Excerpts from Jim Conrad's
from the December 18, 2006 Newsletter issued from Sierra Gorda Biosphere Reserve, QUERÉTARO, MÉXICO
THE PREGNANT PLANT
The first time I ever entered a university greenhouse -- at the University of Kentucky in Lexington -- the plant that most got my attention was one known in Latin as BRYOPHYLLUM DELAGOENSIS. It's one of those weird, succulent Malagasy plants from which you can expect almost anything. That day in the UK greenhouse the otherworldly thing I saw Bryophyllum delagoensis doing was producing large numbers of baby plants all along the margins of its matchstick leaves -- it was viviparous. That's why one of its many names is Pregnant Plant.
I pilfered a couple of plantlets from a scraggly specimen, took them home to the farm in Western Kentucky, and was very gratified when the plantlets grew into big plants whose own leaves soon became pregnant. Later I learned that the species grows almost anyplace you put it if you keep the cold from it.
In fact, this plant that once I thought was so unique and rare has become a weed in much of the world's tropics and subtropics. In Hawaii and Australia it's especially troublesome. It's also a weed, as well as a handsome garden flower, at San Juan de los Durán.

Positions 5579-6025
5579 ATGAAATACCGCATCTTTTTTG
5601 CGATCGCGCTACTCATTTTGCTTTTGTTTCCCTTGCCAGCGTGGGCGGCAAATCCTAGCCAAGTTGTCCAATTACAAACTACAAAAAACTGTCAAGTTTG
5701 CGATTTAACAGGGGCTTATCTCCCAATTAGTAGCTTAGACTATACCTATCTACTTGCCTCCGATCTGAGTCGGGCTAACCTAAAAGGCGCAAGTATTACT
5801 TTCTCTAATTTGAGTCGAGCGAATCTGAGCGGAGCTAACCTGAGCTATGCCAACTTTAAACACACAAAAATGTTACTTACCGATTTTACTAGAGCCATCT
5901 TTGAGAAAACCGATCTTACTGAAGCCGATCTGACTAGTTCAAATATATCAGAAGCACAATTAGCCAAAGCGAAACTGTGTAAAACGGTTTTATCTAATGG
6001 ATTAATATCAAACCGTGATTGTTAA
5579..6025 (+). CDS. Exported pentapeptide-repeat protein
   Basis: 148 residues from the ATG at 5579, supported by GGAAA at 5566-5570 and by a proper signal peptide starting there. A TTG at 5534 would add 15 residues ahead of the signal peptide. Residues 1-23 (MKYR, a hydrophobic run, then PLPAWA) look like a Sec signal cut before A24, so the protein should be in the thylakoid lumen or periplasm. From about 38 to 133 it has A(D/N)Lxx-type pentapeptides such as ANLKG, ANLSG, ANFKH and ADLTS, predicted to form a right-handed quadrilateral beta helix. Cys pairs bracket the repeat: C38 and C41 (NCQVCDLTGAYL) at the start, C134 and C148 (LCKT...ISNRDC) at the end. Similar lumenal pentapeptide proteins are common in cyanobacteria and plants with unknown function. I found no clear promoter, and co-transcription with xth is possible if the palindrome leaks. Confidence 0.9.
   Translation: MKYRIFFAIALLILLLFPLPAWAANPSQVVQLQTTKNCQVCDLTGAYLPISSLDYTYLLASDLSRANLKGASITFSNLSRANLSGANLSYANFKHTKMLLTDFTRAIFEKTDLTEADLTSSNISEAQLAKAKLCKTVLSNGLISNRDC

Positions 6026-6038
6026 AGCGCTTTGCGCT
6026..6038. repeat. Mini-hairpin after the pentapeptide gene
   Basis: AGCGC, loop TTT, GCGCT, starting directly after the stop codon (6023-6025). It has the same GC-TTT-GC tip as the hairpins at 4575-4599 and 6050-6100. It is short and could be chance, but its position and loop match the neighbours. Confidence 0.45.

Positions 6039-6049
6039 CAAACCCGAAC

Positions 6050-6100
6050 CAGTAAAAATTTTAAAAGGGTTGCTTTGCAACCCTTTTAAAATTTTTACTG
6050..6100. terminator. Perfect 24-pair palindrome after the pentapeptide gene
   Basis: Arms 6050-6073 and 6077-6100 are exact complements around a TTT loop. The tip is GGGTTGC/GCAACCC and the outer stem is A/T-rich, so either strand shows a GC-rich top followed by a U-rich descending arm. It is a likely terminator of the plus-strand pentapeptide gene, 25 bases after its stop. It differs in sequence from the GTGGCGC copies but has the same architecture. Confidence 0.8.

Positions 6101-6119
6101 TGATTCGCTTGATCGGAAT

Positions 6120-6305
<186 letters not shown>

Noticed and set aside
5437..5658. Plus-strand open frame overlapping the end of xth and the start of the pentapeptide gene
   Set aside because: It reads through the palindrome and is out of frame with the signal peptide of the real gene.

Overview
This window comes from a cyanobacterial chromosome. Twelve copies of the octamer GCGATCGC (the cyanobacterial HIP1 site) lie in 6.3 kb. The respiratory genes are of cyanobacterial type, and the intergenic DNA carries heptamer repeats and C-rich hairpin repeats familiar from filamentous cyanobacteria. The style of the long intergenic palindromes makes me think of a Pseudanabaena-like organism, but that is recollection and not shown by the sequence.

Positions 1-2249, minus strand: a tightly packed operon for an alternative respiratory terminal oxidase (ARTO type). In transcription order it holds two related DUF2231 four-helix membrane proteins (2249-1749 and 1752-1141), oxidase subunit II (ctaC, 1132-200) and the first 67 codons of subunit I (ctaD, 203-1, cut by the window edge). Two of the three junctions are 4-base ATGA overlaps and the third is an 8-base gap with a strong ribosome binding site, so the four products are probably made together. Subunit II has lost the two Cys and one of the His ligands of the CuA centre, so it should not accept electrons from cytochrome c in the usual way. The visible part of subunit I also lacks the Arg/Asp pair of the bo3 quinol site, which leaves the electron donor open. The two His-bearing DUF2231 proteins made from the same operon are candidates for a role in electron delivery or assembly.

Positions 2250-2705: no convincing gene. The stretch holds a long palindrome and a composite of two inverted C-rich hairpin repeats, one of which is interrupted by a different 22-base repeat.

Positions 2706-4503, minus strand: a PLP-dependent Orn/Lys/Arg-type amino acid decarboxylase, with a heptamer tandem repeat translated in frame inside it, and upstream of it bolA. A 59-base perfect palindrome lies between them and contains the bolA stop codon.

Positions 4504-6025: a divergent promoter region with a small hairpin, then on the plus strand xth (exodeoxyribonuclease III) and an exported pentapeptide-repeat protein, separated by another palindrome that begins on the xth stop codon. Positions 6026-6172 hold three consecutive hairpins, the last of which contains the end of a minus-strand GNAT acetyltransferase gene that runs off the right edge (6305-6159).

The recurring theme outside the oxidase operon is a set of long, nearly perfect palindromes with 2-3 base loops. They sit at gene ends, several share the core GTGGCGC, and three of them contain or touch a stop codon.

That day on our way up from Jalpan, peering Buddha-like over the truck's cab from atop my upside-down bucket seat in the airy back of the pickup truck I didn't see any Pregnant Plants until we had a bit of elevation. Then they became conspicuous along roadsides flowering very prettily. The plants grew three to four feet tall and their blossoms were crimson red, glowing almost psychedelically in the sharp mountain air. Another pickup truck up ahead of us pulled to the side of the road, a woman jumped out and began picking a bouquet of the red inflorescences and, as we passed, the man at the wheel had on his face that you-know-how-women-are look. Well, if I hadn't felt it was slighting the pollinators, I'd have picked a bouquet, too.
At the bungalow compound they've planted Pregnant Plants to good effect. You can see my picture making them look much taller than they really are because I was lying on the ground taking the picture below:
In that picture the large, pointed blades from which the stalks arise belong to agaves who will flower later. The Pregnant Plant's leaves, as I said, are like matchsticks.
A number of Bryophyllum species are known and several produce plantlets along their leaf margins. You can see how that phenomenon looks on the leaves of several species, including on our own Bryophyllum delagoensis, at http://www.bryophyllum.com/b/articles/id/.